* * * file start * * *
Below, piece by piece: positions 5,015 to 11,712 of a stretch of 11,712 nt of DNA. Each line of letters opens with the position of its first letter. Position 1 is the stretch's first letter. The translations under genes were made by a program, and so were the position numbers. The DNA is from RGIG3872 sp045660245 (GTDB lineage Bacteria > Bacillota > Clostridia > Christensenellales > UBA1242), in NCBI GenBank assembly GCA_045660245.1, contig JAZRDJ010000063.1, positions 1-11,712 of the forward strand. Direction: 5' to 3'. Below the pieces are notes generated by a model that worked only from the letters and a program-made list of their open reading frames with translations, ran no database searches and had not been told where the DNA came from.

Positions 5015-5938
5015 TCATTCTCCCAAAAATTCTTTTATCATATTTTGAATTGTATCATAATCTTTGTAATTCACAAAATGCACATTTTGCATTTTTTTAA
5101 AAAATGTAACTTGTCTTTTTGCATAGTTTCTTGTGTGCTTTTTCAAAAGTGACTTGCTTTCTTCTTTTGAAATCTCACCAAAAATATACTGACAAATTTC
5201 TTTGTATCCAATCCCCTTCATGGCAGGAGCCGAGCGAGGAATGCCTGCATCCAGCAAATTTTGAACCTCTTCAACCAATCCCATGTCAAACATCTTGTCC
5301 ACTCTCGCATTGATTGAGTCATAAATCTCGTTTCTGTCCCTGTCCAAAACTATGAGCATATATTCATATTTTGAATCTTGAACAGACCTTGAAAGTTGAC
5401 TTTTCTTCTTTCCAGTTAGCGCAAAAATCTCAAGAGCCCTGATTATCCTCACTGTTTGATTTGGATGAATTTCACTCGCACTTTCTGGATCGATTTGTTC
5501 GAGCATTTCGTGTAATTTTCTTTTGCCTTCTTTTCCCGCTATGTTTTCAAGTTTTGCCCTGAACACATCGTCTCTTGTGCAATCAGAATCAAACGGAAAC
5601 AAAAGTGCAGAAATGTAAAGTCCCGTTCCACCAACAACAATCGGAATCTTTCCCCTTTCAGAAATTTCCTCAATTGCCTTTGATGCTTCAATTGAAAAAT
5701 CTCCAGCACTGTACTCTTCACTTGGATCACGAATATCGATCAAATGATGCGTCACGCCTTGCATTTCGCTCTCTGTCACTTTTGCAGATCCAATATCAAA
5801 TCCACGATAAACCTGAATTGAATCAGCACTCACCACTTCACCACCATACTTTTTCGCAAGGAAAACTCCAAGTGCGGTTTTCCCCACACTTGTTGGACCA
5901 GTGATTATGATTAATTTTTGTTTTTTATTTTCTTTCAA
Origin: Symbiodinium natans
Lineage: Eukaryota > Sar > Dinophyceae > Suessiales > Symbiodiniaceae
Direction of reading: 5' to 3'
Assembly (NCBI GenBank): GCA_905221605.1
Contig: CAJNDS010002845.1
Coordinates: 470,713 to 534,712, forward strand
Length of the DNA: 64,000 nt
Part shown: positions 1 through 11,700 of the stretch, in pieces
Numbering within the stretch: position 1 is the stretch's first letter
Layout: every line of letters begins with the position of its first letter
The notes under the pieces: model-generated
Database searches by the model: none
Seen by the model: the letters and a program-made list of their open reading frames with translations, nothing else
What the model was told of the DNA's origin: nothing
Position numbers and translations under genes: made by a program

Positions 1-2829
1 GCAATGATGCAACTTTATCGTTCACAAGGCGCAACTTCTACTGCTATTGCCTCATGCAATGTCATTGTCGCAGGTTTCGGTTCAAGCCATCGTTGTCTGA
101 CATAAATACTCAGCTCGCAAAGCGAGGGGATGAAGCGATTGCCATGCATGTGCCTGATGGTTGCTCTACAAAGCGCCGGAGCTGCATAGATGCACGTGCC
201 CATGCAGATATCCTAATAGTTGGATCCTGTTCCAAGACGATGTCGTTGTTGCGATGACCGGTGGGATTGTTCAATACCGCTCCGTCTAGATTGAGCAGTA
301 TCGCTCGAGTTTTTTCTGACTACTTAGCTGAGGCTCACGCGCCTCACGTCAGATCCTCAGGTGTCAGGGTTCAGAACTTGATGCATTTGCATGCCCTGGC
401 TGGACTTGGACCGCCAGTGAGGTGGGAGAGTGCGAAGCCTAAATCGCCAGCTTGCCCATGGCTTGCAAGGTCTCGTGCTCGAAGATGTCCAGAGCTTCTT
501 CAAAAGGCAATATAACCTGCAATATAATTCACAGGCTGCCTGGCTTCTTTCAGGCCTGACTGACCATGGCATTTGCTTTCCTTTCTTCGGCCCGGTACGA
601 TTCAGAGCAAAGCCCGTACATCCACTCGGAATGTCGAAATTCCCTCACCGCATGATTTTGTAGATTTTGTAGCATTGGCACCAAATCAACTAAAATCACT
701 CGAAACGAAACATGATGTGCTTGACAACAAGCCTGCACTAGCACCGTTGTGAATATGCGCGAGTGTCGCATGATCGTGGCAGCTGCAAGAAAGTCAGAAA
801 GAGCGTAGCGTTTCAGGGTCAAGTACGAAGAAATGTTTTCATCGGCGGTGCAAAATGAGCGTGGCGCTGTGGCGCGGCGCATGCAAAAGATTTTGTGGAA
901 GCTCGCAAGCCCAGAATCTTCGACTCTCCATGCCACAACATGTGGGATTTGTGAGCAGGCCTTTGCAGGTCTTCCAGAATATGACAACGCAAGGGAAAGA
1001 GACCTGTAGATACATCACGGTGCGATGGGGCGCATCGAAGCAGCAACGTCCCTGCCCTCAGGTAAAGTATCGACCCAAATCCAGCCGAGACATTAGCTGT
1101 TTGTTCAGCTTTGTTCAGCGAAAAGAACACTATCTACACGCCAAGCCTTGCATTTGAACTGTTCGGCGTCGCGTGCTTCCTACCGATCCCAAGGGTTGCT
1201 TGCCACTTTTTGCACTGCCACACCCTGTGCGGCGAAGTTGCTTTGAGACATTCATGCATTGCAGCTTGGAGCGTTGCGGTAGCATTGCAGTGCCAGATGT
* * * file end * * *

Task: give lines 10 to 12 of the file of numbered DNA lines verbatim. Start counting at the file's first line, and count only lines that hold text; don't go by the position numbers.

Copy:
5701 CTCCAGCACTGTACTCTTCACTTGGATCACGAATATCGATCAAATGATGCGTCACGCCTTGCATTTCGCTCTCTGTCACTTTTGCAGATCCAATATCAAA
5801 TCCACGATAAACCTGAATTGAATCAGCACTCACCACTTCACCACCATACTTTTTCGCAAGGAAAACTCCAAGTGCGGTTTTCCCCACACTTGTTGGACCA
5901 GTGATTATGATTAATTTTTGTTTTTTATTTTCTTTCAA